When the FCC announced its intention to repeal the 2015 Open Internet Order, Americans spoke up. When the FCC ignored the fact that most Americans support net neutrality, Americans spoke up again, asking Congress to reverse the FCC’s decision. And the Senate listened. This fight continues in the courts, in the states, and, yes, in Congress.
The just-introduced Save the Internet Act would restore the 2015 Open Internet Order and prevent the FCC from pulling the same stunt it did in 2017 by ignoring facts and the clear desire of the people. Internet service providers (ISPs) like Verizon, AT&T, and Comcast would once again be banned from engaging in discriminatory data practices like blocking, throttling, and paid prioritization. ISPs would once again be accountable for actions that threaten the free and open Internet, public safety, and competition. Privacy protections from your ISP would once again be restored. There would again be protections for real net neutrality.
The Save the Internet Act returns us to the hard-fought-for protections of the 2015 Open Internet Order and we should not settle for anything less. Bills, like H.R. 1101 (Walden), H.R. 1006 (Latta), and H.R. 1096 (McMorris Rodgers), that focus only on blocking, throttling, and paid prioritization miss the vital point that net neutrality is a principle of fairness. We cannot let ISPs try to redefine net neutrality as simply bans on three specific actions. It’s the idea that the provider that you pay to get you online doesn’t get to determine your experience once you’re on the Internet. You decide what you want to see and use, without ISPs stacking the deck in a way that benefits them.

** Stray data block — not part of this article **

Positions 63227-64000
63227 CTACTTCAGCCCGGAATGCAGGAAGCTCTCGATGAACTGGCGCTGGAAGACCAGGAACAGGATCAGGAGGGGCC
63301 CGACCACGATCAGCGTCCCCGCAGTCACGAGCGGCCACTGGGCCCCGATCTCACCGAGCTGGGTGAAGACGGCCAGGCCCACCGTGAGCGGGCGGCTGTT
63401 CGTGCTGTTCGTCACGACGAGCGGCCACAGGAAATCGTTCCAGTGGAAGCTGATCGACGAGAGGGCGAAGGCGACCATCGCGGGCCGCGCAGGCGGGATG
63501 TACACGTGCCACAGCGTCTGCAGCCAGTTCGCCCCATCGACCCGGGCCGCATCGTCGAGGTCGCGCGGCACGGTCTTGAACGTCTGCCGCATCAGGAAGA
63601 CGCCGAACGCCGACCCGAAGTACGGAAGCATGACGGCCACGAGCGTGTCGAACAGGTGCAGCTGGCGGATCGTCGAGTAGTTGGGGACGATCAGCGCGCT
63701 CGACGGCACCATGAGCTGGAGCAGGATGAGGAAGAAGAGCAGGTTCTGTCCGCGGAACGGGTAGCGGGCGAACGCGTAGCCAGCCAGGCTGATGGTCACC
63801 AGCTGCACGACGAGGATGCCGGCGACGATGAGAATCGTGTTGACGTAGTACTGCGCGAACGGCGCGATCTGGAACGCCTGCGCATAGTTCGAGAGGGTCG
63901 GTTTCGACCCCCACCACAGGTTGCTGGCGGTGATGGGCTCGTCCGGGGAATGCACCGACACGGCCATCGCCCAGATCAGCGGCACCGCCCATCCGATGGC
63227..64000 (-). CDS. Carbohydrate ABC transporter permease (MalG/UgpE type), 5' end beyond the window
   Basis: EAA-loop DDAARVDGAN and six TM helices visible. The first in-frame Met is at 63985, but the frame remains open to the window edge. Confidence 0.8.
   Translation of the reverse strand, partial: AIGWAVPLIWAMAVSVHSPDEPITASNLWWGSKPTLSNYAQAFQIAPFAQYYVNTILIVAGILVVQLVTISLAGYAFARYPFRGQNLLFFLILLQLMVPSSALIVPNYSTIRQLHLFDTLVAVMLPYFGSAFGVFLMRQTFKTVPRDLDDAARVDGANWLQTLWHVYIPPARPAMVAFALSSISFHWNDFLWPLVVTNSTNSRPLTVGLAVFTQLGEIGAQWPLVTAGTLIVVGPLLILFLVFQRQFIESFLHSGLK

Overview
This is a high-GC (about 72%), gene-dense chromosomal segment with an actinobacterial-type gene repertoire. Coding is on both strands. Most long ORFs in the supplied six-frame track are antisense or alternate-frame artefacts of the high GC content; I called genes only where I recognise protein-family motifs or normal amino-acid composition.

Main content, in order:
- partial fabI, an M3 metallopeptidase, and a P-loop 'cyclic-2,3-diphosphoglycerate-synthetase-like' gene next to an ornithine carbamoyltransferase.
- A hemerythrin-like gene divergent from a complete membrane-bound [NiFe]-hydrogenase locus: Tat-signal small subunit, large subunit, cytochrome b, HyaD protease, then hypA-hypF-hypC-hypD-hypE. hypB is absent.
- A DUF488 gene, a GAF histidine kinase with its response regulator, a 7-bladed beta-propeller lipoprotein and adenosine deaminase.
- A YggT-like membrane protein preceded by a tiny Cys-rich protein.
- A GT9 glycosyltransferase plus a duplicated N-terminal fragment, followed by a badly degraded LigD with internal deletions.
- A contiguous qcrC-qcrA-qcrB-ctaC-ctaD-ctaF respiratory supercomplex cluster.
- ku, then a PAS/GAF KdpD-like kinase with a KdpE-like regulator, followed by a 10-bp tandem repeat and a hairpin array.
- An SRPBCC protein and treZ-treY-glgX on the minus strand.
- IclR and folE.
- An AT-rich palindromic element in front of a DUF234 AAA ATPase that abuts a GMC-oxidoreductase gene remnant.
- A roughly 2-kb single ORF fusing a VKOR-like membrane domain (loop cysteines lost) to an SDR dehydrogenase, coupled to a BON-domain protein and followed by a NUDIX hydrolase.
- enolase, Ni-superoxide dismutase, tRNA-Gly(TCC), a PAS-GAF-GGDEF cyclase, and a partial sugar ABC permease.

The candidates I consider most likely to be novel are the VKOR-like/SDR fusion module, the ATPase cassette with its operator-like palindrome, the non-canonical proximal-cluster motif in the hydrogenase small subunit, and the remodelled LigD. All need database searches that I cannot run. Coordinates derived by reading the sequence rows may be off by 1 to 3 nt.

Legislation that protects real net neutrality recognizes that there are more than three ways for ISPs to leverage the fact that they control your access to the Internet and Internet services’ access to you. Legislators that truly believe in a free and open Internet will support the Save the Internet Act and not any bill that does less for Americans.
Americans of both parties have made their opinion on net neutrality clear. Over and over again, we’ve spoken out. And we’re going to keep doing it until we get the Internet we deserve.
Tell your representatives you want them to stand up for real net neutrality. And don’t let them redefine net neutrality by supporting one of the other, net-neutrality-in-name-only bills. Tell them you want them to co-sponsor the Save the Internet Act, and take a stand for Team Internet—not ISPs.
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